Right at the beginning of Fleet News I mentioned that my MG BGT had been somewhat neglected and relegated to something of a last priority. However, slowly but surely in the last few months the car has been brought back to its best. It was high time I clocked up a few quality miles in the vehicle that was once my everyday classic. So, in pursuit of this I decided to take her on a three day ramble around Southern England.
Our tour started in earnest with a visit to the REME Museum at Arborfield Camp. Highlights for me were the vehicle collection (predictably) and the gun/small arms collection. Never before have I found myself surrounded by such an amazing range of weaponry in such a small space. The collection included rifles, pistols and revolvers, machine guns and infantry support weapons, some exhibits dating back hundreds of years. There is much to take in at this museum about REME’s role past, present and future and I would strongly advise you to allocate a good few hours when visiting.
We then motored down the A30 and into the Test valley, passing through Hurstbourne Priors, Longparish and Wherwell, enjoying these stunning places with their charming character and well maintained buildings. We stopped for lunch at the Mayfly, a delightful pub/restaurant sitting right on the River Test as it babbles its way south through the Hampshire countryside. We then charged over to Ropley on the Watercress Line. It was late in the day and we were hoping to have a peek inside the restoration shed. As it turned out we had arrived at the perfect time as the locomotives were just being put away for the night. I will never tire of being at close quarters to the great steam locomotives that majestically pounded up and down the iron highways back in the glorious days of Industrial Britain. Everything is big, heavy and beautifully made and even when gently rolling to a halt after a solid day’s work on the Mid Hants, the atmosphere and presence of these magnificent machines is incomparable. On this occasion we were privileged to be in the company of Schools class ‘Cheltenham’ and Lord Nelson Class ‘Lord Nelson’. One of the chaps in the shed finishing off his work was very friendly and happy to answer our questions. Climbing back into the MG BGT I felt a glow of joy knowing that the era of the BGT began when a handful of these steam engines were still clanking around the network still providing sterling service at the head of a local passenger service or goods train. Magnificent!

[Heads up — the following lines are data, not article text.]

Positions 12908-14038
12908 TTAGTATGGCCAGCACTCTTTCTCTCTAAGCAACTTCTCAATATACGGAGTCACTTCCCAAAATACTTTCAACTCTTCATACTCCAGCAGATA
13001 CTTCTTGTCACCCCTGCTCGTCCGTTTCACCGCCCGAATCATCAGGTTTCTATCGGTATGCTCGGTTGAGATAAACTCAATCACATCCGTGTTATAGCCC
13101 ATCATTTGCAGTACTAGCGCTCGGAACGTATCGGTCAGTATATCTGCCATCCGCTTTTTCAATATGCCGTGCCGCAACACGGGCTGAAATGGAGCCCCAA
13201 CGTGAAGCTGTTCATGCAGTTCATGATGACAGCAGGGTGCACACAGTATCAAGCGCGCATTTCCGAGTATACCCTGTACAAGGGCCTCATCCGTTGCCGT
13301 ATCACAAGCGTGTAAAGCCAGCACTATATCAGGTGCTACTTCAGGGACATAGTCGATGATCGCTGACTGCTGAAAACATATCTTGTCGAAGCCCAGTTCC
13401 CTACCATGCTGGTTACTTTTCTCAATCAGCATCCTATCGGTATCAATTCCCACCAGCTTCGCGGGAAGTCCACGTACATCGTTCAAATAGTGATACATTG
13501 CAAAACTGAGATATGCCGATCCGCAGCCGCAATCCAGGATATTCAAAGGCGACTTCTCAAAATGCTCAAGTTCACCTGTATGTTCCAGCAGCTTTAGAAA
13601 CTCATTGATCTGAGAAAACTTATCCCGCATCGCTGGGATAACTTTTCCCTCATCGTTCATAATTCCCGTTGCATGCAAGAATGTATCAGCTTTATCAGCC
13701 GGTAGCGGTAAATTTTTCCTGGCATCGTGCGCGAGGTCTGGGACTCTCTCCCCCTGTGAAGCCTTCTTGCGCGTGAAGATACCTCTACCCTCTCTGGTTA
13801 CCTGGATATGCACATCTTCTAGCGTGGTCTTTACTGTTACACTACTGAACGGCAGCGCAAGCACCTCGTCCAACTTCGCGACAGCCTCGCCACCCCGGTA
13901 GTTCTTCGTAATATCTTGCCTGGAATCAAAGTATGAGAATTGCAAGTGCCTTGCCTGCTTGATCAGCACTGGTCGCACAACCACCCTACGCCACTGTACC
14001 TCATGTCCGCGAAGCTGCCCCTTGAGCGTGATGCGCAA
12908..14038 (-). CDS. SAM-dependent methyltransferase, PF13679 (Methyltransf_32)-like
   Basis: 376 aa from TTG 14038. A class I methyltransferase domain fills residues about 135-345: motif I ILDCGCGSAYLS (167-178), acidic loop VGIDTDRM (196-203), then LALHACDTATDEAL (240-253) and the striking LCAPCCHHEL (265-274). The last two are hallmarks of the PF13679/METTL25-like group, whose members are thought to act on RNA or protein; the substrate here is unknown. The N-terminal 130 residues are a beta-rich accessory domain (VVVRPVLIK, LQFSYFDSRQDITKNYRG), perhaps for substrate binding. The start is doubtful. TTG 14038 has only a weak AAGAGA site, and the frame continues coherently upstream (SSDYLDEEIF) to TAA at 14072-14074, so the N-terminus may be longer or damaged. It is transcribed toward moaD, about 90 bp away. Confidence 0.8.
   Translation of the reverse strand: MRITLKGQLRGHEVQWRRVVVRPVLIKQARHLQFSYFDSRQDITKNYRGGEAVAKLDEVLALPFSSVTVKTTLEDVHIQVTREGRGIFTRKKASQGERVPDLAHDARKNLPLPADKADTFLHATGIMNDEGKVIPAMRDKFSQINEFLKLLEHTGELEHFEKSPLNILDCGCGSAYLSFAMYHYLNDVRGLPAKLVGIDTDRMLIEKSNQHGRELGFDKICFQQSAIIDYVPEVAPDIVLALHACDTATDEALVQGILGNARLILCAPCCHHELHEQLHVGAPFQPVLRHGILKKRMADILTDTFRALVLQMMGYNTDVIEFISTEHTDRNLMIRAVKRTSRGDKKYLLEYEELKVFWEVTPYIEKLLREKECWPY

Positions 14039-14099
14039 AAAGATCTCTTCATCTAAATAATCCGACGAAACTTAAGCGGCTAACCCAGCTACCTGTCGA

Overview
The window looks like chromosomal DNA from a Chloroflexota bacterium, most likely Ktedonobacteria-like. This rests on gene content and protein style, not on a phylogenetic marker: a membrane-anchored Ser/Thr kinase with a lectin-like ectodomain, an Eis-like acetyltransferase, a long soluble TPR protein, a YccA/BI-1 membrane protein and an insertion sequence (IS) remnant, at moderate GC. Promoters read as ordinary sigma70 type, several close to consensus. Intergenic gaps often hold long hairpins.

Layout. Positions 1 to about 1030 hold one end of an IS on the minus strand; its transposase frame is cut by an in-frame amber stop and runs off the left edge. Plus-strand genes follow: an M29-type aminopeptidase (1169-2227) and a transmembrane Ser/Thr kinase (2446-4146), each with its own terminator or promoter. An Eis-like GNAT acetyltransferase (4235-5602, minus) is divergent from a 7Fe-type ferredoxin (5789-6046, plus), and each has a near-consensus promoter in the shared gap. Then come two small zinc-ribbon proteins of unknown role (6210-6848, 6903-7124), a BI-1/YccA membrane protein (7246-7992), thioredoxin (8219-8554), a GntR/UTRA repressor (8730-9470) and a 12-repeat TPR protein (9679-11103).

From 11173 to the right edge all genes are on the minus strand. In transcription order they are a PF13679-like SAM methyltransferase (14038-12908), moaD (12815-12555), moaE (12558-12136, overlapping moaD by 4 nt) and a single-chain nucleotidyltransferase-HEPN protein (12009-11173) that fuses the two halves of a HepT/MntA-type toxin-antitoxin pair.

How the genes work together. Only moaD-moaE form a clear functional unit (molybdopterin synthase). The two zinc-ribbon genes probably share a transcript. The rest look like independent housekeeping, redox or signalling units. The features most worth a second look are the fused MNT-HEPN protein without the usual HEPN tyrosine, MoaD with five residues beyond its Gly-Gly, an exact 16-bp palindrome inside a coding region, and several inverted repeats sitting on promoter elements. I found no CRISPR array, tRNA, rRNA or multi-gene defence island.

Enjoying those thoughts we motored South into the New Forest and onto our hotel for the evening, the Master Builders Hotel at Buckler’s Hard. As is traditional on such trips the ‘Commander’ (my travelling companion) and I, inspired by fine British machinery and stunning British countryside, had a decent meal and a glass or two of fine local ale while putting the world to rights which, let’s face it, inevitably involves rectifying the appalling damage wreaked on these Islands by the shockingly bad governance of Britain, predominantly over the last twenty years, though the seeds were sewn many, many decades ago.
The Maritime Museum at Buckler’s Hard gave us a fascinating insight into the history of this 18th century shipbuilding village focusing on its vessels including those built for Nelson’s Navy. I knew next to nothing about how those glorious wooden ships were constructed and launched and was utterly staggered at just how involved and labour intensive a process it was. Well worth a visit.
We then headed west to New Milton and Sammy Miller’s Motorcycle Museum. Once again, you would be advised to allow a good few hours to enjoy this one because with over forty machines on show, all aspects of motorcycle history are covered in great detail. I have loved old bikes for most of my life and still I never fail to be amazed by the variety of designs and engine configurations that can be applied to a two wheeler. When I visit this museum one thing always amuses me. Never more than a few seconds are allowed to elapse before you are once again reminded that the man behind it is Mr. Sammy Miller. There are simply a bewildering number of pictures featuring the great man – either in action or grinning happily astride a machine or alongside a dignitary. And quite frankly, so there should be, because Sammy has put together a peerless collection of living motorcycles in a superb setting. I shall be visiting again!
We then motored on towards Bournemouth and on our way to the Sandbanks – Swanage chain ferry, I managed to clap eyes on some of the properties that have apparently made Sandbanks one of the most expensive areas in Britain. Some of these buildings are quite frankly hideous and once again confirm the old adage that you simply cannot buy taste. Having spent so much time at Sammy Millers Museum we decided to press on through Dorset and head for our hotel in East Devon. It was during this afternoon that we encountered the worst weather of this trip with steady rain accompanying us all the way along the A352 and 35. There was quite a bit of concentrating required here as the BGT’s wipers don’t sweep the screen as effectively as they should to be honest but we nevertheless pulled into the family run Hunter’s Moon Hotel in Sidmouth in perfect time to sample the local ale brewed a few miles up the road at the Otter Brewery.
The following morning we took the ‘quick’ way home – up the A30, A303, M3 etc etc and on arriving back home I could only admire the BGT for behaving impeccably over the three days. Although, strangely enough, 24hrs later I noticed the front offside tyre had completely deflated. However more on that another time…